The Lawrence chapter of Amnesty International hosted an open discussion in the Esch Hurvis Studio on the evening of Tuesday, Feb. 18, titled “The Hijab Debate: Exploring the Political and Cultural Contexts.” The faculty panel consisted of Associate Professor of Anthropology Carla Daughtry and Visiting Associate Professor of History Michael Robert Mahoney. Sophomore and president of Lawrence’s chapter of Amnesty International Razan Anabtawi facilitated the open discussion.
Originally from Palestine, Anabtawi is in her first year as president of Amnesty International and is an anthropology and human geography double major. She said the idea for the panel was the result of many conversations with students, Amnesty members and faculty members. The focus of the event was the controversy surrounding Muslim dress and the Western critique of the hijab as a form of oppression.
“I felt like there were a lot of perspectives from the Arab world that were not being presented in American discourse, so I just thought, why not Lawrence and why not now?” Anabtawi said. “I just felt like there was a need to create a platform for this discussion where everyone could come together and voice these questions and opinions.”
Although there are no hijab-wearing Lawrentians on campus, there are Muslim students.
“The Appleton community has a relatively large population of Egyptians, Syrians and women who wear the hijab,” Anabtawi said. In addition, international or exchange students from Jordan, Pakistan and Turkey were present and participated in the open discussion.
Professor Mahoney began the panel with the historical context of the hijab. Mahoney stated that veiling did not originate in the religion of Islam but in Christianity, which can be seen in traditional habits worn by nuns. The Qur’an is also not specific about the type of modest dress that women must wear.
Professor Daughtry outlined the complex cultural context and reasoning behind the veil. She explained that forms of head- and body-covering are worn for a cultural and social sense of modesty and a form of pride or honor. The burqa is even seen as a form of “portable seclusion,” allowing women to move outside of the home while maintaining their privacy.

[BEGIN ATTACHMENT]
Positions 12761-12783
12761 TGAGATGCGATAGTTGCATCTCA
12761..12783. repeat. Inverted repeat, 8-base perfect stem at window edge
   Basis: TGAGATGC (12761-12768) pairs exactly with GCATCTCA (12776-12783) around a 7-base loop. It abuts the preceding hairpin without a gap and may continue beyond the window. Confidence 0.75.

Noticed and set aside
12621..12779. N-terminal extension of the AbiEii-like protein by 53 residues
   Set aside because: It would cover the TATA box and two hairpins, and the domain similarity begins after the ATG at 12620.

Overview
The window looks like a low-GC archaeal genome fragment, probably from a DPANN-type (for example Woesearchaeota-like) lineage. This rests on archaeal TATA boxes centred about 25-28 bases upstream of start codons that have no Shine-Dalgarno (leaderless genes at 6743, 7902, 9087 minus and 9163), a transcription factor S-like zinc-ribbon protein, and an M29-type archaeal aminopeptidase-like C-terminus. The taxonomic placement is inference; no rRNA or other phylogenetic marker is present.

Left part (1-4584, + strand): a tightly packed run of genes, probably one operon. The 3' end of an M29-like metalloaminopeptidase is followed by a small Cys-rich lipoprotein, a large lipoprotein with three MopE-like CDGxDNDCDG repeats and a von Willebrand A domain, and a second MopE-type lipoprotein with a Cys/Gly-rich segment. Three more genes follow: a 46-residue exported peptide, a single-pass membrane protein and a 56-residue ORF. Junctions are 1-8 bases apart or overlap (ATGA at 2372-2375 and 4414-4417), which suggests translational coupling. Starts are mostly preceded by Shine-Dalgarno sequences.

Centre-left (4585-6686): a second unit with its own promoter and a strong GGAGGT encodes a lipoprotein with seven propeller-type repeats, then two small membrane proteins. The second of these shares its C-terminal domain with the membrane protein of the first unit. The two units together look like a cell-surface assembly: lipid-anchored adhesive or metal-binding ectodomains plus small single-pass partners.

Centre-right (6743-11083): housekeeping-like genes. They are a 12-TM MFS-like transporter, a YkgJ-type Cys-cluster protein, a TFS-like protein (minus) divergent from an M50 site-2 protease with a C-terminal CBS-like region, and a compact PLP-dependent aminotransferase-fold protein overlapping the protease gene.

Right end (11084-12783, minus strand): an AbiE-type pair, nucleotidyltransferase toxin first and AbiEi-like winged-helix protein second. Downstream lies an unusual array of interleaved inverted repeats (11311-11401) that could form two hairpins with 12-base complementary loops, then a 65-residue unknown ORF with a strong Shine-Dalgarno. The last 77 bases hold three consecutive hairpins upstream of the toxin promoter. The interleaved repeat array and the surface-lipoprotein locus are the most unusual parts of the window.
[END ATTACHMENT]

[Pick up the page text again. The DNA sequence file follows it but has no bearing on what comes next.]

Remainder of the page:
“When we talk about a cultural sense of modesty, you do have an individual, but that individual has a family that would teach that sense of modesty and peer groups to enforce it,” Daughtry explained. “You have a whole cultural environment that plays a role in pressuring how you’re dressing.”
Daughtry presented a University of Michigan survey showing which styles of female Muslim dress are thought to be appropriate in seven Muslim countries, including the home countries of students present. This prompted two students from Pakistan to voice their beliefs that the ideal full-body coverage of their country is not the same as the less-covered dress they see in reality.
The open discussion brought up the laws of full coverage in Saudi Arabia, which is enforced by government “morality police” versus the recent laws in France banning the hijab altogether as reflecting strict rules of each side. The discussion mainly focused on the social pressures and the question of Muslim women’s choice when it comes to their clothing.
“It is Muslim women’s view that veiling as a practice is their way of asserting their views and their religious beliefs,” Daughtry said. However, the discussion did bring up that not all religious women choose to wear the hijab and it may depend on their age, socioeconomic background, and whether or not there was an Islamic political party in power at that time.
A central point of the panel was how Western feminists critique veiling as a sign of oppression when in reality Western women are also oppressed. “The hypocrisy of the West is how they position themselves as the great liberators of Islamic women and use that as a justification for intervention,” Mahoney explained.
“When you think about the American fashion industry and American beauty standards, they are perhaps no more free than cultural views of veiling,” Daughtry said. She used the phrase “tyranny of fashion,” as coined by anthropologist Lila Abu-Lughod, to describe this form of oppression in the West.
Mahoney explained that the hijab has also been worn historically as a form of political protest against estern imperialism, colonialism and hypocrisy. Women may wear a hijab as a form of resistance to these things, even if they are not Muslim.
Tammara Nassar, a freshman and a native of Amman, Jordan, attended the panel and expressed her thoughts on the Western hypocrisy of the veil.
“A lot of my friends view the hijab as a form of resistance. A lot of people who wear the hijab view people who don’t wear the hijab as the oppressed,” Nassar said. “Somebody wearing a bikini can be viewed as oppressed by someone wearing the hijab and vice versa.”
“It’s a very active and strong symbol,” Daughtry said. “I’m wondering if it would ever be possible to deactivate that symbol, make it less charged so one could veil and not veil without judgment.”
“The hijab is ambiguous,” concluded Mahoney. “It has different meanings that to some are contradictory and that’s part of why, even within Islam, there is so much debate.”